Naturally, because I wanted to see OOB in full swing, it was gloomy and windy when we arrived. Which just made the air humid and muggy, somehow. But there were still quite a few people sacked out in the sand and wandering the boardwalk.
 I was surprised, though I shouldn't have been, at the variety of tourists. It's clear that the beach gets about half of the business from the South, New Hampshire and New York, even as far down as Florida, and the other half travels down from Canada - there were a lot of signs in French as well as English. I guess it's a good middle ground for them , though, to be frank, I liked it far less than Oregon and would likely not drive hours to get here.

The boardwalk and shops were mildly diverting however, though most of them sold things we weren't interested in. Clothing, henna tattoos and the like. We wandered around the carnival for a bit and had some crappy fries, then some excellent fries, and split a piece of decent pizza.

 There were a lot of people out, though most of my pictures seem to make the streets look kind of empty, and we had to shuffle through crowds of largely heavyset and sweating people, most of them holding french fries, ice cream, slabs of pizza or circles of dough.

Which was probably my favorite part of the day, the treat they call "Fried Dough" it was hot and decadent, swimming in honey butter and powdered sugar, with just a hint of cinnamon. The name bothers me though, it's like no one out here understands the importance of showmanship or something. Back home, these beasts would have been called Tiger's Ears, or Honey Butter Scones, or Elephant Ears. (Apparently, people in Idaho associate slabs of dough with animal ears, for some reason...) And if I owned a shack on the beach selling these, I would immediately call them something like Sand Dollars or Dough Clams, even Beach Blankets would be a better name than Fried Dough. Boring! But tasty!
After wandering for a bit more, we headed home, stopping off at a tiny toy store and an ice cream stand on route one. Yesterday, we went out for lunch, violating my previously stated "Not leaving the house except in case of zombie apocalypse, but it was worth it for some excellent fish and chips at O'Sheas. There's also a great shop next to the restaurant called the Nest, which sells all manner of nice home decor, where we got a few ideas for the house. We also made a quick stop at the Goodwill for some pillows and the craft store for some fabric to cover the pillows with.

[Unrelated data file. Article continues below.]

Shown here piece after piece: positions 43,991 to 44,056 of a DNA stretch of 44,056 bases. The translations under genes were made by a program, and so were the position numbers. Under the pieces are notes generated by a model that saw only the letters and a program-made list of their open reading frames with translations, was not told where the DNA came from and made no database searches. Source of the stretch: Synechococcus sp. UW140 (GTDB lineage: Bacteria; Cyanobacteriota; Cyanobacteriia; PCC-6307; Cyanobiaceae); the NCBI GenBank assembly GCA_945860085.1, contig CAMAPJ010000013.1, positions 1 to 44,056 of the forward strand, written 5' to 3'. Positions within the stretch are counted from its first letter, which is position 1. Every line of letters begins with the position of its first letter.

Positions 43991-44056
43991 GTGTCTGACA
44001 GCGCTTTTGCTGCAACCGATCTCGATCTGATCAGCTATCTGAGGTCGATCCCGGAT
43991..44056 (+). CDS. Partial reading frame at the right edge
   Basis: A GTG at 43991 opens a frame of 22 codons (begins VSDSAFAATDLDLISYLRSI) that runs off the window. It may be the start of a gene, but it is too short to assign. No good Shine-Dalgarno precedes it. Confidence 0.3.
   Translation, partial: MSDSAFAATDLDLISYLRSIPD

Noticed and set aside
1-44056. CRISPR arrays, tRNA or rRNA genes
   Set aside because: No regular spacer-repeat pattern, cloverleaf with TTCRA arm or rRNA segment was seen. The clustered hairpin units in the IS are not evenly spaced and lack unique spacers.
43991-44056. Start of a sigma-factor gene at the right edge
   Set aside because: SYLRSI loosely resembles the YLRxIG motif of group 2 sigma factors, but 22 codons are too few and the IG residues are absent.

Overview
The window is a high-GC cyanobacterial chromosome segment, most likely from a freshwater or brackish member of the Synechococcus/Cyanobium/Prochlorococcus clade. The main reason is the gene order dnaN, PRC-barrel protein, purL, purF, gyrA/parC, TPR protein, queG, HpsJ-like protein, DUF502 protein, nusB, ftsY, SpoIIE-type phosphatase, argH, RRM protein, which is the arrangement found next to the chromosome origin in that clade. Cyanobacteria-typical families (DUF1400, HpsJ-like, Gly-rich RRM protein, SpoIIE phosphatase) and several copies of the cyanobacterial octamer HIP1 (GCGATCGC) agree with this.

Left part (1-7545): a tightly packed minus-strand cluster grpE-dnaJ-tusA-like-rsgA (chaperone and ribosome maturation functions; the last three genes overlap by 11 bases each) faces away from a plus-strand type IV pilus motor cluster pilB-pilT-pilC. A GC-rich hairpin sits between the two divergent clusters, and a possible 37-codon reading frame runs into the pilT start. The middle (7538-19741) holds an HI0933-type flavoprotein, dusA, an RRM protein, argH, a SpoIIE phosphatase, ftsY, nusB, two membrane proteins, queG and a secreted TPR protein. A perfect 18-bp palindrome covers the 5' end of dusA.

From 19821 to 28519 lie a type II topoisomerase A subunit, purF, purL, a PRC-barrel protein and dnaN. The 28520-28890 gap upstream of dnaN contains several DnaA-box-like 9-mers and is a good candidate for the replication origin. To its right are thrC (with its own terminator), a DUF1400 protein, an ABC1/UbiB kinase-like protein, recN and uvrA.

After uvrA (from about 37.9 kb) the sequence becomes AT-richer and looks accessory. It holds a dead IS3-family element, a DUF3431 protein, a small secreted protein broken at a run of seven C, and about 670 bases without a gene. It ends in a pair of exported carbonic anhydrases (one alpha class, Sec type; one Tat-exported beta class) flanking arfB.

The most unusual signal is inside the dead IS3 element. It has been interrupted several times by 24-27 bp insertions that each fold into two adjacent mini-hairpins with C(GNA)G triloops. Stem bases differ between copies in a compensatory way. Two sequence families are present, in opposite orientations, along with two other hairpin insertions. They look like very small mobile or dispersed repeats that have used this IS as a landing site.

Then I read an entire James Patterson book and made dinner.

 Oh yeah, and the title to my blog? A result of watching this commercial WAY too many times -


Reviews Of Unusual Size - 
5 Things About...

by James Patterson & Peter DeJonge
2003, 384 pages, ebook

1 - A stand alone novel about a law student who gets caught up in the death of his brother, corruption, rich jerks and more death!

2 - I didn't enjoy this novel as much as Beach Road, another collaboration between the two authors, but it was pleasantly diverting, with some interesting twists.
3 - I read this in one sitting. Patterson's way of writing his thrillers makes the books seem a lot shorter than they really are. Which is why I read them as a brief escape so often.

4 - Most of the characters seemed kind of stereotypical and more wooden than I would have expected, especially the main character's friends, but I did get a kick out of the grandfather, a outspoken Irish coot.
5 - The Beach House actually has very little to do with Beach Houses, but I bet it sells itself as a summer read very nicely!


by Stieg Larsson
2009, 600 pages, ebook

1 - This book has been so heavily hyped. I've heard it called everything from "The Best Book You'll Ever Read" to, inexplicably, "The Biggest Thing Since Harry Potter!" which is odd, because the Girl With The Dragon Tattoo has very little to do with boy wizards, or young readers, for that matter. Apparently, from now on, any book that gets a bit of popularity will be compared to Harry Potter or Twilight.

2 -It does have to do with a mystery surrounding a missing girl, a rich, screwed up family, a disgraced reporter and a screwy investigator. It's like if James Patterson and VC Andrews had a love child that was raised by Michael Connelly in Sweden.
3 - Don't get me wrong, I enjoyed the book - it's a plump, tangled thriller, but as usual, I think the hype both set me up for disappointment and got my hopes up to high. I kind of wish they'd stuck with the original title, Men who hate women. I think it would have kept it under the radar more and I could have enjoyed it at what it was, a mystery about a missing girl.

4 - My least favorite character was the wunderkind favorite of the critics, the investigator, Lisbeth. I think she was set up with an appealing set of quirks and she certainly had reasons for her odd detachment with the world, but I think her persistence in acting mentally challenged just made her seem goofy. She could have been standoffish and lacking in social skills and still been appealing but instead, I kept getting annoyed.